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First Non-Hormonal Remedy Approved for Menopausal Hot Flashes

First Non-Hormonal Remedy Approved for Menopausal Hot Flashes

07/01/13

MONDAY, July 1 (HealthDay News) -- Brisdelle (paroxetine) has been approved by the U.S. Food and Drug Administration as the first non-hormonal treatment to treat hot flashes associated with menopause.

All prior FDA-approved drugs for hot flashes contain either the hormone estrogen alone or the hormonal combination of estrogen and progestin, the agency said in a news release.

Brisdelle's active ingredient is paroxetine, in a smaller amount than the same active ingredient in the antidepressant Paxil. It's not understood how paroxetine treats hot flashes, the FDA said.

Hot flashes affect up to 75 percent of all women, and can linger for as long as five years. Briselle's safety and effectiveness in treating the condition were evaluated in clinical studies involving 1,175 post-menopausal women with moderate-to-severe hot flashes. The most common side effects of the once-daily drug were headache, fatigue and nausea/vomiting.

Paroxetine, a selective serotonin reuptake inhibitor (SSRI), has the same boxed label warning as other antidepressant drugs in its class. The label warns of possible increased risk of suicide among children and young adults.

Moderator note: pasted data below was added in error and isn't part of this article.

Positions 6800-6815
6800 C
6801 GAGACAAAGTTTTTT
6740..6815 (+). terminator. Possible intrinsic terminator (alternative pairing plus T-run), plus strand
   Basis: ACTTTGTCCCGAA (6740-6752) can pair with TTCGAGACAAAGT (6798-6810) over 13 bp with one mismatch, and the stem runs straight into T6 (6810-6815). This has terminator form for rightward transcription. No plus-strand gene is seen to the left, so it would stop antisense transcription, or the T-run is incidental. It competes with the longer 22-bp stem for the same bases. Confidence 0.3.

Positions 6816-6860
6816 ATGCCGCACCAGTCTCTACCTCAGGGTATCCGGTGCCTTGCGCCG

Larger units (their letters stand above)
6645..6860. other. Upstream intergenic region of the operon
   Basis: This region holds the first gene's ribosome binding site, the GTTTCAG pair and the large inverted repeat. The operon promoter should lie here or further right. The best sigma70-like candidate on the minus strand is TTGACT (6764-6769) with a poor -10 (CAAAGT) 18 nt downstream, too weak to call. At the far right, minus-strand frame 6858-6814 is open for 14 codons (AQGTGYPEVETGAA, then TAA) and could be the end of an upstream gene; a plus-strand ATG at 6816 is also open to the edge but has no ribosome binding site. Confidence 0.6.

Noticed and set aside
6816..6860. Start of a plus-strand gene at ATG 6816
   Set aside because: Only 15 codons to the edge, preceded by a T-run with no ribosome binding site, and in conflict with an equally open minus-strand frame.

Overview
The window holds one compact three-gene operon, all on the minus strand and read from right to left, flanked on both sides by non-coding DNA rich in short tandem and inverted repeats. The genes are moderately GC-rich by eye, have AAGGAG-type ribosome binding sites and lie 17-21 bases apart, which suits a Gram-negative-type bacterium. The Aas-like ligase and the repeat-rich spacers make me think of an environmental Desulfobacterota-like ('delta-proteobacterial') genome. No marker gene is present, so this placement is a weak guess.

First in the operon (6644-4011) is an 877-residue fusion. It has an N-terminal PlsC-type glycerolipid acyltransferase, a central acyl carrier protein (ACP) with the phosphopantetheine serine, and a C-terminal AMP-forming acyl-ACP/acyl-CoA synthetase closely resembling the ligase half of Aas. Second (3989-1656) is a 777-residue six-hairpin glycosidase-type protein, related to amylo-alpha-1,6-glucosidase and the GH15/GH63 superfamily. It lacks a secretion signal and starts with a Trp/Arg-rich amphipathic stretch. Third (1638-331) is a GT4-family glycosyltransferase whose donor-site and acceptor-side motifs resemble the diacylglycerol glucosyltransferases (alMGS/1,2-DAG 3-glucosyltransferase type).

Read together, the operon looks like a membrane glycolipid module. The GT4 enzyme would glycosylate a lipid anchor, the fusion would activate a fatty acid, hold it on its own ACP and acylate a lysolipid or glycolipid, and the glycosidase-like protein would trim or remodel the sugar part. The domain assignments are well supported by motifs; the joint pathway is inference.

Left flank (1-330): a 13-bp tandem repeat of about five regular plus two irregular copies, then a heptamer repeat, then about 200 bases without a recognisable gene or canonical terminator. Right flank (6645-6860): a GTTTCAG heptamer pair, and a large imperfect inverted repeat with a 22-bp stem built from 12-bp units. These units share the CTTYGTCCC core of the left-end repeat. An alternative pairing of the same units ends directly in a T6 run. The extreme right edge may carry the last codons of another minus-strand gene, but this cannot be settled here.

Brisdelle's label also warns of a possible reduction in the effectiveness of tamoxifen -- a drug prescribed to treat breast cancer -- if both medications are taken together. Other potential serious side effects include increased risk of bleeding and developing a condition called serotonin syndrome, the FDA said.

Brisdelle is marketed by Noven Therapeutics, based in Miami, Fla.

More information

To learn more about this approval, visit the FDA.

Health NewsCopyright © 2013 HealthDay. All rights reserved.

Please be aware that this information is provided to supplement the care provided by your physician. It is neither intended nor implied to be a substitute for professional medical advice. CALL YOUR HEALTHCARE PROVIDER IMMEDIATELY IF YOU THINK YOU MAY HAVE A MEDICAL EMERGENCY. Always seek the advice of your physician or other qualified health provider prior to starting any new treatment or with any questions you may have regarding a medical condition.

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